When your company starts out selling just one product, and selling it well, the time typically comes to expand and grow the business in a new way. Sock company Bombas is doing just that.
Today Bombas expanded its product range by 50%, adding $36 T-shirts for men and women to the mix. The brand, founded in 2013, has built itself up by selling just socks, including no-show, ankle, calf and knee-high styles. An average pair of socks sells for $12 on Bombas’ e-commerce site, with packs of 12 retailing at just over $120. While the brand declined to share updated numbers, in 2017 Bombas brought in nearly $50 million in revenue, according to Fast Company.
The move into T-shirts provides the brand with a new revenue stream. It’s also part of the brand’s strategy to pivot to becoming the go-to source for comfortable basics. “We are designing thoughtful and detailed basics for our customers, as well as continuing our mission to provide essential products to those in need,” said Randy Goldberg, co-founder or Bombas.
Goldberg said Bombas will continue to expand into other products in the future, but declined to share additional details at this time.
“We have been thinking about expanding into new products for a while. It first began by asking our customers what they wanted, and T- shirts came out as a favorite. It made sense for us to start with T-shirts since we have become comfort experts over the last five years,” said Goldberg.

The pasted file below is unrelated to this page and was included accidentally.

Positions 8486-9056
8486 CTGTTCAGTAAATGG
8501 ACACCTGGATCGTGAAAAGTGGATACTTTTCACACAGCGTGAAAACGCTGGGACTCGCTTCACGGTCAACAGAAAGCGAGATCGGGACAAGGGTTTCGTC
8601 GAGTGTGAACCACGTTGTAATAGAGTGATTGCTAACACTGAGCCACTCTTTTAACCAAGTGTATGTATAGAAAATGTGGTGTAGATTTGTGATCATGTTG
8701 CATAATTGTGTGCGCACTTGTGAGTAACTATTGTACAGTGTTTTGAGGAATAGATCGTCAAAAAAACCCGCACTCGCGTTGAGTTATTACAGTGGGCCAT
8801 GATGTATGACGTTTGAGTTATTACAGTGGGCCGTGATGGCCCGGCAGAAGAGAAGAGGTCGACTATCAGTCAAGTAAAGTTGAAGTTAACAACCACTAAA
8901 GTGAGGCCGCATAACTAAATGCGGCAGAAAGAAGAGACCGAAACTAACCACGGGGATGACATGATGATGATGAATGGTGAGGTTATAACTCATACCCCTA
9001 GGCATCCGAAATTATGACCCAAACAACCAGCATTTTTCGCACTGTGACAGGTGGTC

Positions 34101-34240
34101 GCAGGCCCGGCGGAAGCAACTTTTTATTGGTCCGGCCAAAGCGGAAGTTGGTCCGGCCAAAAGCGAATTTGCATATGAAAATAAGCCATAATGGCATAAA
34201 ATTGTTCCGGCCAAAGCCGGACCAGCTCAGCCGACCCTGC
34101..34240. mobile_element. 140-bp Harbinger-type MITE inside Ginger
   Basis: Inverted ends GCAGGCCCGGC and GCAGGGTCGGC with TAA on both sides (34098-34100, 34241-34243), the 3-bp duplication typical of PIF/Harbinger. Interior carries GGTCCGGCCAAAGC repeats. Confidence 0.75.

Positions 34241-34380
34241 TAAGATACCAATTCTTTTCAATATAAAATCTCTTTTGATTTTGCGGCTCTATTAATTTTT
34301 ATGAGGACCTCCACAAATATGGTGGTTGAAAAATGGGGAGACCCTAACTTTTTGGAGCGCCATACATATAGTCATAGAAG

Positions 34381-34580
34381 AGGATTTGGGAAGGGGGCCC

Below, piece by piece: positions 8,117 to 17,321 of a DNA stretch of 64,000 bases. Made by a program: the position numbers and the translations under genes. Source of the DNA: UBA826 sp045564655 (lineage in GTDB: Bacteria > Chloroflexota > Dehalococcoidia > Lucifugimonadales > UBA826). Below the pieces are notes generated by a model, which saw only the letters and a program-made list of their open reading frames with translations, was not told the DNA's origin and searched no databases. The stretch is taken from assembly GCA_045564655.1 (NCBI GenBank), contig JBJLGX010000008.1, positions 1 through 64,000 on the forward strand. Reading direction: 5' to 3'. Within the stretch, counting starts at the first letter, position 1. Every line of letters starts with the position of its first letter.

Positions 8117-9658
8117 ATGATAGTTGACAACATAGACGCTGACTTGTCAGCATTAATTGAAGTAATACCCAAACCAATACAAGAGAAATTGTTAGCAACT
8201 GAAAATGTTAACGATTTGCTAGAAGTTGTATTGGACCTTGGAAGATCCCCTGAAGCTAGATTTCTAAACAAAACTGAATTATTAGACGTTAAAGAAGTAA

Plenty of digitally-native brands take a similar approach after a few years in business, adding new products that customers ask for or that simply make sense for the brand. Think of Casper, adding sheets and pillows to its booming mattress business.
Richer Poorer, founded in 2010, also started as a sock-only brand. A few years in, the brand added bralettes and boxers, eventually launching its own line of T-shirts for men and women, which co-founder Tim Morse said was a game changer for the company.
“The tees really changed everything, because I think everyone has that emotional connection with their favorite T-shirt,” said Morse. Over 50% of T-shirt buyers have bought from Richer Poorer before. For a brand that makes and sells an item like socks that sells at a lower price point, moving into a pricer product makes a lot of sense. That was a big reason behind Richer Poorer’s decision to expand beyond socks.
“If we need to grow the business and I’m just selling socks, I have to sell a lot of socks at $14 retail to build an eight-figure business,” said Morse. “That’s where it made sense for us to look into other categories. I think this goes for other brands, too.”